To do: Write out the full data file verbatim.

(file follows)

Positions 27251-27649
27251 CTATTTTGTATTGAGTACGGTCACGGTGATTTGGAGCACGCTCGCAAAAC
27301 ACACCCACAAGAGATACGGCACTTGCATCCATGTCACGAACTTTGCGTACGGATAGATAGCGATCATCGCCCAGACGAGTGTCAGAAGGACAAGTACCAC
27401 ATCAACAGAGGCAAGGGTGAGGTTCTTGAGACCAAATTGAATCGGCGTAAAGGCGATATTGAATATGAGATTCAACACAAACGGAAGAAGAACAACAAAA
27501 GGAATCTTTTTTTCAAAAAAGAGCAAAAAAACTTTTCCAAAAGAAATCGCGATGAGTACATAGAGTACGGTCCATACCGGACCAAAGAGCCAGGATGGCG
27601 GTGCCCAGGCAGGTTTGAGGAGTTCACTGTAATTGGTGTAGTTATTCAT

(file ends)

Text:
Positions 27251-27649
27251 CTATTTTGTATTGAGTACGGTCACGGTGATTTGGAGCACGCTCGCAAAAC
27301 ACACCCACAAGAGATACGGCACTTGCATCCATGTCACGAACTTTGCGTACGGATAGATAGCGATCATCGCCCAGACGAGTGTCAGAAGGACAAGTACCAC
27401 ATCAACAGAGGCAAGGGTGAGGTTCTTGAGACCAAATTGAATCGGCGTAAAGGCGATATTGAATATGAGATTCAACACAAACGGAAGAAGAACAACAAAA
27501 GGAATCTTTTTTTCAAAAAAGAGCAAAAAAACTTTTCCAAAAGAAATCGCGATGAGTACATAGAGTACGGTCCATACCGGACCAAAGAGCCAGGATGGCG
27601 GTGCCCAGGCAGGTTTGAGGAGTTCACTGTAATTGGTGTAGTTATTCAT